In pediatric units and hospitals, music therapy can facilitate many goals having to do with developmental stimulation, quality of life, normalization, mood, and education regarding treatment and academic concepts. One patient I worked with for a few months was a child receiving chemotherapy. This particular patient was Spanish, had Down syndrome, and was non-verbal, however he did make sounds and vocalizations. Often, the general goals addressed with children receiving chemotherapy in the inpatient setting include mood elevation, normalization, autonomy and control, and self-expression. Addressing these goals, I started this particular session with the theme song from Spongebob (he loved Spongebob, so I always began with this song) and went from there to more popular music that he enjoyed. This session consisted of providing music that lent itself to active engagement with me, the music, the instruments, and his parents. I facilitated the goals by providing many instrument choices, imitating him when he played instruments a certain way, being engaging with affect and musical choices within songs, and sticking to music that he knows. He played with all of the instruments presented, played in creative ways (played the bongo drums with a fruit shaker as a drum stick, for example), took turns with everyone involved, and vocalized with the music. Having gotten a chance to play and make music with some novel instruments and opportunities, he remained happy and smiling at the conclusion of the session.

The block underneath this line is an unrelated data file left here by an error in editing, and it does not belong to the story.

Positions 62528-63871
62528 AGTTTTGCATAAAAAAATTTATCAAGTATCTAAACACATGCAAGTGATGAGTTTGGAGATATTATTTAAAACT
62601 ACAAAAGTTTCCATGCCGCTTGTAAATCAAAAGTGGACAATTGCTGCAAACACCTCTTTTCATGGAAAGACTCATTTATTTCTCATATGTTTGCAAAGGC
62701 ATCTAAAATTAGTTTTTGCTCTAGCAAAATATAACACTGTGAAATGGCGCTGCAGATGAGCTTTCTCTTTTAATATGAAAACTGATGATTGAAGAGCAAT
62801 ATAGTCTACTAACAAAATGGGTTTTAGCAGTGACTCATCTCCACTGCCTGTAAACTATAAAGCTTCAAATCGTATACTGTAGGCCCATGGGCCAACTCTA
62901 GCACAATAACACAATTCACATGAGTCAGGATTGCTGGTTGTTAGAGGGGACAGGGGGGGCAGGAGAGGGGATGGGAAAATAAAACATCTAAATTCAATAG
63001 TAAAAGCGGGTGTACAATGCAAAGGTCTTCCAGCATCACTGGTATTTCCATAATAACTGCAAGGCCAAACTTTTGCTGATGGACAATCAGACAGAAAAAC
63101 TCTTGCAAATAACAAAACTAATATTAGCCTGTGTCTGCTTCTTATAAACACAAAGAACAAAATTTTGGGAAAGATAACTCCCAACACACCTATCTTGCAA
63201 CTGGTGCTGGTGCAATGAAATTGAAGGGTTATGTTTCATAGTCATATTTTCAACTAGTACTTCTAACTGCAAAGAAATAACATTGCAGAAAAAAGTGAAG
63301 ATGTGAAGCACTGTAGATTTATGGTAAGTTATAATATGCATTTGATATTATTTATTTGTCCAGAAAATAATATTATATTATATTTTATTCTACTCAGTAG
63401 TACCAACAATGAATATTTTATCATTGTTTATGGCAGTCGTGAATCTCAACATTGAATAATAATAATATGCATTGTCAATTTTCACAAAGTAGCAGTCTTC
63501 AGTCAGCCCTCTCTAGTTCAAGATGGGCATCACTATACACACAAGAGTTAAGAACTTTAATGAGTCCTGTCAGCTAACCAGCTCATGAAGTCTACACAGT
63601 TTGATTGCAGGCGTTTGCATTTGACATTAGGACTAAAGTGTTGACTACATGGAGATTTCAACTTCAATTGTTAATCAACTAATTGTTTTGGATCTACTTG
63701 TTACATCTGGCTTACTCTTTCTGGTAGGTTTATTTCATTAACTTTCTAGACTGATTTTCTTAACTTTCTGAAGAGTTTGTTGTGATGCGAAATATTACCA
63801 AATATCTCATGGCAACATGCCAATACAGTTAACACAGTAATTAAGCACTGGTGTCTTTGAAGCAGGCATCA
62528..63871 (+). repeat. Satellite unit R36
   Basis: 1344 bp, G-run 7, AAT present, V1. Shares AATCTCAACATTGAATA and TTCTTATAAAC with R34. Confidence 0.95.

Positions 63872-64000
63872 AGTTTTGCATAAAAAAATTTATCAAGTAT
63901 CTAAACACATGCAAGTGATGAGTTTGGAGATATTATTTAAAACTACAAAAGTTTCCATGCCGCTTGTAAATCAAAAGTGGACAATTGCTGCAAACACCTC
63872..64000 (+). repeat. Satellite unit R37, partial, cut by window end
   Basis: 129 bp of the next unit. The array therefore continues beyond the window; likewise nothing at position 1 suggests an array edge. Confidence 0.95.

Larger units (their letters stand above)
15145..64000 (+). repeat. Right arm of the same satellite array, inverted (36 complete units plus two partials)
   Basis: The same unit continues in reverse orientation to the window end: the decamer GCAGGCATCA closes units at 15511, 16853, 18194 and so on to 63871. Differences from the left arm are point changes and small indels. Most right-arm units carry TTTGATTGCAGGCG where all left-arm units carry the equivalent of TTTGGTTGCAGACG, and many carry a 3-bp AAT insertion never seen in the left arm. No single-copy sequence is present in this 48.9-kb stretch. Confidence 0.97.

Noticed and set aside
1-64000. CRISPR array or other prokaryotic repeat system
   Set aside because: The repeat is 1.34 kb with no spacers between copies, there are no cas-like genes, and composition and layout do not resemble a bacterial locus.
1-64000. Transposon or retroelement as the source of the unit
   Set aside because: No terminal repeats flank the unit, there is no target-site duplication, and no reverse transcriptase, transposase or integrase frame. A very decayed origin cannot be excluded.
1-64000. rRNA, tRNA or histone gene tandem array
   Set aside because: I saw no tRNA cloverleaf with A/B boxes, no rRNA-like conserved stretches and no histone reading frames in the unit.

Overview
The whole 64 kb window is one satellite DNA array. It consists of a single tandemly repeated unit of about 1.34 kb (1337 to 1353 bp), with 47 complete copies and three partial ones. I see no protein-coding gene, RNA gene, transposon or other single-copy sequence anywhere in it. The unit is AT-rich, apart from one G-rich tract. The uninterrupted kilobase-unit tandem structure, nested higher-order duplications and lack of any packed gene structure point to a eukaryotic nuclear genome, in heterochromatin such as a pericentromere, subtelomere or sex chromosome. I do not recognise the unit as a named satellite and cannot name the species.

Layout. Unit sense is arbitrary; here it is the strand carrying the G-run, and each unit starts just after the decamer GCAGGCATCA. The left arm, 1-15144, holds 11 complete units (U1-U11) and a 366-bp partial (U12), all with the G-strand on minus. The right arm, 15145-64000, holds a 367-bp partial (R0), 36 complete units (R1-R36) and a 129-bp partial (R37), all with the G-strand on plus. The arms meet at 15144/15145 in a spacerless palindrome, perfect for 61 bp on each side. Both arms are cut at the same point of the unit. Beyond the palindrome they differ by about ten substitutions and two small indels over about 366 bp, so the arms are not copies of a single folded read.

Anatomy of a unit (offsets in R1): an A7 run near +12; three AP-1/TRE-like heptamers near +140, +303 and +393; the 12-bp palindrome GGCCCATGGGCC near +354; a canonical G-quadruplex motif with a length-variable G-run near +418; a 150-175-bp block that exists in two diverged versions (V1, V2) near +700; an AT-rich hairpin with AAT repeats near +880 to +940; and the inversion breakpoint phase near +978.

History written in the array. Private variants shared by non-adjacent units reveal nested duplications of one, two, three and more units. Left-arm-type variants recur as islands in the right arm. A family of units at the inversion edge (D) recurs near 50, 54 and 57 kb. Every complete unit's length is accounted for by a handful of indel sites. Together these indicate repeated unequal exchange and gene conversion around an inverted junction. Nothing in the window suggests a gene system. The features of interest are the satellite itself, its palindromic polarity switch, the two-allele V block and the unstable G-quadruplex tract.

Hospice care is a growing area for music therapy, and can be provided in the medical or private practice settings. One patient I worked with was receiving hospice care in the hospital. This patient presented asleep and did not arouse or respond when I entered their room and announced myself. I planned to do fifteen minutes of continuous, patient-preferred music to promote comfort and quality of life; I had seen this patient with her family before and knew that she enjoyed gospel music and hymns (her family was not present during this session). I did the fifteen minutes of continuous music, and the patient ended up waking up during the last song. After she woke up, I talked to her a little bit; she was able to tell me the title of a very favorite hymn, so I sang that hymn while maintaining appropriate non-verbal engagement and interaction. Even though she was disoriented, she was able to tell me the title of one favorite song and give positive responses (a head nod, a small smile) to music. She thanked me at the end of the session and passed away shortly after this interaction.